What is PT?

Physical therapists are experts in movement.  We study anatomy, physiology, kinesiology, and pathology.  This knowledge helps us to systematically assess and treat injuries or persons who lack mobility due to injury or disease.  We use our hands, knowledge, and experience to help our patients return to functional mobility and prior level of condition after an injury.  Manual treatments may include joint mobilization, neurodynamic mobilization, NDT, RNT, soft tissue techniques and specific exercise prescription.  Specialties of Physical Therapy include Orthopedics (where I practice), Neurology, Women’s Health, Acute Care, Rehab, Home Health, Geriatrics and Pediatrics.  My practice is predominantly Orthopedics, sports related injuries, and wellness programs.

I am a Board Certified Physical Therapist.  This means that in order to practice Physical Therapy, I must be licensed by the state.  In order to become eligible for a license as a Physical Therapist I attended 7 years of college (4 years of undergrad and 3 years to get a professional Doctorate).  In addition I have an Orthopedic Certified Specialist (OCS) certification meaning that I have practiced and specialized in the field of Orthopedics and have taken a rigorous exam through the American Physical Therapy Association (APTA).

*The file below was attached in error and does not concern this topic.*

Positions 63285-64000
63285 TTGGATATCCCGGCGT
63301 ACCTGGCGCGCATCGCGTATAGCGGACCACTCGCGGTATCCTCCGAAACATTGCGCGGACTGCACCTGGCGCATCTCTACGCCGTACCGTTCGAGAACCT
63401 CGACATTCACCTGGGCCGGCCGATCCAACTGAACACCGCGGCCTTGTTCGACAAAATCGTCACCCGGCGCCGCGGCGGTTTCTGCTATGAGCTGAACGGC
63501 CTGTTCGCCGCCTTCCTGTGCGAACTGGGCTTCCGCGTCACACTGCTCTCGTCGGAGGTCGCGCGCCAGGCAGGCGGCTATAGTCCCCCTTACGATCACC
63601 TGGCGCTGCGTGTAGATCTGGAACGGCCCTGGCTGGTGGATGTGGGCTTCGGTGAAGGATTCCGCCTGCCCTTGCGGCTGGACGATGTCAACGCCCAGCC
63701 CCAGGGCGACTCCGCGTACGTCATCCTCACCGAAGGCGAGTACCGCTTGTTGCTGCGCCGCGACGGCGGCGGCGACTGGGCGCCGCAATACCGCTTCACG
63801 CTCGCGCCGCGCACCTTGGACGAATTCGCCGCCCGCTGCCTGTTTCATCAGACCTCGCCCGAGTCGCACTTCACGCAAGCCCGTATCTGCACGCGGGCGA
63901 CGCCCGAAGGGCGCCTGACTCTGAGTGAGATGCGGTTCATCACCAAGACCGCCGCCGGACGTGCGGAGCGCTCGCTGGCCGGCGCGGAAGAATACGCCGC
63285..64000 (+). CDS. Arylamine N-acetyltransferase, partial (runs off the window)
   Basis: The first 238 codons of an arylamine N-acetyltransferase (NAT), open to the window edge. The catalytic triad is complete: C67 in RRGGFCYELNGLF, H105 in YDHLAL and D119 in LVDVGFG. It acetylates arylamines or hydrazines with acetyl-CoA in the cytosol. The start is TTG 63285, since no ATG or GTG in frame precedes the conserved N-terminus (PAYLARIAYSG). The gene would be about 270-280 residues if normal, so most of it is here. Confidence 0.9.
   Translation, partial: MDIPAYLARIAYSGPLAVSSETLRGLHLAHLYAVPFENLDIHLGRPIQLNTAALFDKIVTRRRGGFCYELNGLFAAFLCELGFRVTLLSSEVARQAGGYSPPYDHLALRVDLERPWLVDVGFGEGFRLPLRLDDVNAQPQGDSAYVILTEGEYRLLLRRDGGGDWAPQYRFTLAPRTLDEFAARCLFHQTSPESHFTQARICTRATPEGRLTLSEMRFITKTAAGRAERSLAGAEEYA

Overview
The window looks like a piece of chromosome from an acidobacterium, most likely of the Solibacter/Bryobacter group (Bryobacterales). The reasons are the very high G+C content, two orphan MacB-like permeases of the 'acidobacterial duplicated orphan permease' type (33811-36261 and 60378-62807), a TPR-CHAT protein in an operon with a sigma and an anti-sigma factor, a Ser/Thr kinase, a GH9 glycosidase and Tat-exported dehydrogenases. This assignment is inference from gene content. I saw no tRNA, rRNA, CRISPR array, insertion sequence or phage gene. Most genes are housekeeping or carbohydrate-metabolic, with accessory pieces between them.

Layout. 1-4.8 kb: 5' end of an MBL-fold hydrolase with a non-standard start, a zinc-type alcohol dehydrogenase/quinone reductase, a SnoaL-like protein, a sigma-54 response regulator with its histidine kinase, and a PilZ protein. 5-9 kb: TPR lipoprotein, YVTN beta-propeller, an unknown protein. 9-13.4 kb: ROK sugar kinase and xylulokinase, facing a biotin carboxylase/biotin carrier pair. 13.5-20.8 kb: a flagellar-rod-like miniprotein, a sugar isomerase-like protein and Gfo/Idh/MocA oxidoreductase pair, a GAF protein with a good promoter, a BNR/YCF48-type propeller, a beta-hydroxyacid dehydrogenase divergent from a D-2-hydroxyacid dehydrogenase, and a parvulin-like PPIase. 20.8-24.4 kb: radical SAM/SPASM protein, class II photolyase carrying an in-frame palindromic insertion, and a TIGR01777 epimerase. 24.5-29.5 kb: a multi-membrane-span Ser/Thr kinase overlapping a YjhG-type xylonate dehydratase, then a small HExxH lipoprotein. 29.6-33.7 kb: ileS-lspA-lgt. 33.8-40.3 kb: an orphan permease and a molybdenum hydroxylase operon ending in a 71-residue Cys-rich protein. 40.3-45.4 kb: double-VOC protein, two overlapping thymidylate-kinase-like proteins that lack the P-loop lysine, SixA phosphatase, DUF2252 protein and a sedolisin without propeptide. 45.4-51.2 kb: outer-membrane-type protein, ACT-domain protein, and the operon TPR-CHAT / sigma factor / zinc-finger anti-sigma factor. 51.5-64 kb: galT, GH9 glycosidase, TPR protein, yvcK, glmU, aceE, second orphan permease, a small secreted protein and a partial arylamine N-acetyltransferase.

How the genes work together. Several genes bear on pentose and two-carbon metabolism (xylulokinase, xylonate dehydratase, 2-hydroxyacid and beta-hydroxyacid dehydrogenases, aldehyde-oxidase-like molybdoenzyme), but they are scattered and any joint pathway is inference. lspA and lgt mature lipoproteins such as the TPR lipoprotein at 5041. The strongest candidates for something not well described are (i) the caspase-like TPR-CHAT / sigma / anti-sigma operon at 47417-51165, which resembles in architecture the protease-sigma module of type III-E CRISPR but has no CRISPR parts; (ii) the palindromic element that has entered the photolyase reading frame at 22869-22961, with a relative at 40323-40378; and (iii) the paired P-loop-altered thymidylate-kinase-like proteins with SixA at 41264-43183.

Many Physical Therapists have extra credentials in health and wellness to enhance their practice in exercise prescription or manual therapy.  Physical Therapists are required by most states to maintain their continuing education for ongoing advancement in the science of rehabilitation and wellness.  Because of this ongoing drive to become better practitioners PTs are knowledgeable and skilled to help meet the goals of anyone recovering from an injury (from beginning to end).  We are trained thoroughly in the ethics of proper healthcare utilization.   The most important component of our practice is educating the patients so that they can continue to progress their rehabilitation independently as their body continues to change after the acute injury phase. This might include recommendations on community, maintenance programs or performance programs for long-term management and skill progression.

1 thought on “What is PT?”

  1. Jess, did I read correctly that you are in San Fransisco? I like your direction, passion, and ambition. I’m always on the lookout for quality professionals as I continue to build my network. I’ve noticed some interesting topics you’ve posted. When I have more time, I’ll have to come back to read a few.

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